Pick Up at Union Station by Gary Reilly

Pick Up at Union Station (Running Meter Press, 274 pp., $16.95, paper) is the seventh book in The Asphalt Warrior Series. Murph, the Denver cabdriver featured in the first six books of this unique and totally fun series by Gary Reilly, is back.

It’s a Seattle sort of a night in Denver.  “It was April, and it was raining buckets.” After Murph says that, he then discourses on clichés as is his inclination, having spent seven years on the G. I. Bill earning a degree in English.

Murph has a party to pick up at Union Station, as the title warns. The party’s name is Zelner, and so it begins. What ensues is another Madcap Murph book, in which our hero gets involved with the problems of one of his fares. The problem Zelner has is death, which happens in the back seat of Murph’s cab.

The novel is filled with Murph’s usual ruminations about the nature of existence. “When you drive a taxi for a living,” he says, “you rarely get the opportunity to feel ecstatic.”

Very soon the reader is given the first clue that Murph is an Army veteran: “I’ve often wondered whether ‘Army joke’ is an oxymoron, but let’s move on.”

Murph’s creator, Gary Reilly, was an Army veteran who served in the Vietnam War. The next Gary Reilly book will be out later this year or early next year. It’s called The Detachment and ninety-five per cent of it takes place in Vietnam. It’s written in the voice of an MP Private named Palmer.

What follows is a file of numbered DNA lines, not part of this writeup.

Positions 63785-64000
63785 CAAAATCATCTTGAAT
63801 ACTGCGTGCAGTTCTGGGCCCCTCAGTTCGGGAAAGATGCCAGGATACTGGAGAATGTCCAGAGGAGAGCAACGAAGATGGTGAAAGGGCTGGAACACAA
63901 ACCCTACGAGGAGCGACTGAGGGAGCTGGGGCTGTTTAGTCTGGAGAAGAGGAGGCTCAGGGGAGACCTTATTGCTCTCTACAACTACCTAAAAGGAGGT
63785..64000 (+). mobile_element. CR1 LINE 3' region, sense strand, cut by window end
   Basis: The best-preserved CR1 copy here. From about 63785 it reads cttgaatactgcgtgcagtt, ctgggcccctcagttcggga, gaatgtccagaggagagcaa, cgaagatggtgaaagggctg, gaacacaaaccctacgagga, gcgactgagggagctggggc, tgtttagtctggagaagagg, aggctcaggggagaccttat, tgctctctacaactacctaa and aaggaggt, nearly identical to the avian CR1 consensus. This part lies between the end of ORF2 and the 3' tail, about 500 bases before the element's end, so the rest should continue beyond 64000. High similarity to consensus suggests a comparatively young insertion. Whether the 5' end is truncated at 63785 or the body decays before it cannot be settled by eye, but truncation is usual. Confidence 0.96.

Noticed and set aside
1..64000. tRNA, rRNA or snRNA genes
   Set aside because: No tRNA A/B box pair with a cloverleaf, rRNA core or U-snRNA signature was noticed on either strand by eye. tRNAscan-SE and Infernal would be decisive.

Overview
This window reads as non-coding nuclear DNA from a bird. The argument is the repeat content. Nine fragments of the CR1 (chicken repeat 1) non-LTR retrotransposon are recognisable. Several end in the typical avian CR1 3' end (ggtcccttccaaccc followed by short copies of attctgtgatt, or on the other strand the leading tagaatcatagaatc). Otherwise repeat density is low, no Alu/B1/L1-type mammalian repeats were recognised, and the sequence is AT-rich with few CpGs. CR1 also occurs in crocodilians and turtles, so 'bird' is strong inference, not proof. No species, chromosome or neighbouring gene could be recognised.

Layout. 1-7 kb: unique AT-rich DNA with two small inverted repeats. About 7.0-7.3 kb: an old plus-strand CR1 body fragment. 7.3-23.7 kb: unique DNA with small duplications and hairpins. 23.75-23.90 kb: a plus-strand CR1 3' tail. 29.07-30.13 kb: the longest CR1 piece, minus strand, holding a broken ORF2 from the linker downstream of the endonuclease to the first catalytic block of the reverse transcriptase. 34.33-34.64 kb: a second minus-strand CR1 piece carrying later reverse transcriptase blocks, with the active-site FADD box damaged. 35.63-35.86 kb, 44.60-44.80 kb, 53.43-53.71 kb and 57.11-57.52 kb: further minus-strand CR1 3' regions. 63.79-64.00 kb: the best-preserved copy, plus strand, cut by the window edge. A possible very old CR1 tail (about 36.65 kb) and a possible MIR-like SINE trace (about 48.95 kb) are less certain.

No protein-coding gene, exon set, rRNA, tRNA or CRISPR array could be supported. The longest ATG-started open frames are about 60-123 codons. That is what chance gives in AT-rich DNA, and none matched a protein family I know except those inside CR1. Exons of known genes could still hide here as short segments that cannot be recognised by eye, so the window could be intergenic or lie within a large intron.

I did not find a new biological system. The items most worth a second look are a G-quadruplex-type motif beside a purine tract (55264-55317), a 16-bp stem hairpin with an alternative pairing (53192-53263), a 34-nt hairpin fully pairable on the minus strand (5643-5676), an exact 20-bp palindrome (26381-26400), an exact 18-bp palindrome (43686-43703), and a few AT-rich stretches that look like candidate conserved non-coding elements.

You could say that Gary Reilly is doing his best work—now that he’s been dead a few years. All of his novels have been published posthumously. By the way, Reilly was an MP in Vietnam.

I kept track of the references to Army service in Pick Up at Union Station. There are more than two dozen, and they tend to be funny as is most of the book. The threat in the book is a serious one—foreign spies attempting to destroy America. But Murph’s muddling and meddling with American heroes who work to defeat dangerous foreigners provides humor. Spoiler alert: his meddling does not lead to the downfall of America. That was a relief.

Murph descends into near madness and questions his own sanity late in the book. But without ruining the suspense, I will say that I expect to see Murph back in another Asphalt Warrior book in a year or so. I eagerly await him. He is a survivor and a hero unlike any other in modern fiction.

For more info on the late Gary Reilly, go to theasphaltwarrior.com

—David Willson